I think this set is ideal for card making and small projects. It's fun and affordable and would be perfect for a child who is learning to be really creative and make something to be proud of. I will be reaching for the Duchess threads for my next card project. I think they have a place in any stitchers stash. It would be a welcome gift for any stitcher if you are unsure of their style.
Thank you for reading my review I hope you found it helpful. If you enjoy stitching why not take a look at our Floss Tube Community on YouTube. As well as having so much fun encouraging each other, I have learned so much to help improve my stitching. I have seen things I didn't even know was available and made stitching friends around the world.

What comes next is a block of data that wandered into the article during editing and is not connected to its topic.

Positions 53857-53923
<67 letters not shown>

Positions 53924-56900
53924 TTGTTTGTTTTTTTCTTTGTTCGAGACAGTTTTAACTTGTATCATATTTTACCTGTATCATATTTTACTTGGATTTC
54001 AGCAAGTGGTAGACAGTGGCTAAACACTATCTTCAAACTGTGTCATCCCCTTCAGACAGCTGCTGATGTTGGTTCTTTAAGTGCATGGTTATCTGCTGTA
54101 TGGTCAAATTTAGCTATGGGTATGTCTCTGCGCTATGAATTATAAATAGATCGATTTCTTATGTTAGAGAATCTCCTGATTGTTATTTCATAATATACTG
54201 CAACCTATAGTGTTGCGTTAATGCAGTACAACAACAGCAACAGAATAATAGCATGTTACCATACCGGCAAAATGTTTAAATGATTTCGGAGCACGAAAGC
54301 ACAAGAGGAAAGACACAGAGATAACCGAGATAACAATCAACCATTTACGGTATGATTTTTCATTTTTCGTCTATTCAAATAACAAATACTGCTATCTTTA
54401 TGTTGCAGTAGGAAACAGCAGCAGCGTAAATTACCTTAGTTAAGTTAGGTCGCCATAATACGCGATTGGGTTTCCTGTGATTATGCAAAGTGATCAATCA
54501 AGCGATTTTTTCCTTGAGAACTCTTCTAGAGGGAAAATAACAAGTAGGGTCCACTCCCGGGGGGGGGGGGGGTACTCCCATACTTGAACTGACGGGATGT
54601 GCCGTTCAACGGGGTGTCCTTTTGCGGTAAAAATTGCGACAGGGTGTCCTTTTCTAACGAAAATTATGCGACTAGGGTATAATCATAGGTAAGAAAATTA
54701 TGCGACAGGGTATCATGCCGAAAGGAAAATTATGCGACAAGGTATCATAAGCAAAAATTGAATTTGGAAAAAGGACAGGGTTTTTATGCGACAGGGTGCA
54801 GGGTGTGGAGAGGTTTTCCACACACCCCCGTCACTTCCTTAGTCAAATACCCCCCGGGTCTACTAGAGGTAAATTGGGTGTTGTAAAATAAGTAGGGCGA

Tina @ Simply in Stitches
Posted in Projects on Thursday the 15th June 2017 by Vicki Ormerod
Hi Everyone! This is Lara from Handmade by Lara Liz. I’m so excited to be on the Minerva Crafts Blog to write a guest post.
While browsing my favorite things on the Minerva Crafts Blog for my Q&A Post, I fell in love with this beautiful quilted stretch Jersey Fabric. Once I saw it, I couldn’t get it out of my head! I thought it would be a perfect fit for the Coco Top from Tilly and the Buttons.
I haven’t sewn many Tilly and the Buttons Sewing Patterns before, but always admire them when I see them on other sewists! The Coco Top is a quick and easy sew and can be sewn on either the overlocker or the sewing machine. I sewed the majority of mine on the overlocker, and used the sewing machine for finishing. I am always a big fan of patterns that offer lots of different options – different necklines, lengths, optional details – and this pattern fits the bill! While this is just one version of the Coco, it can be made in so many different variations.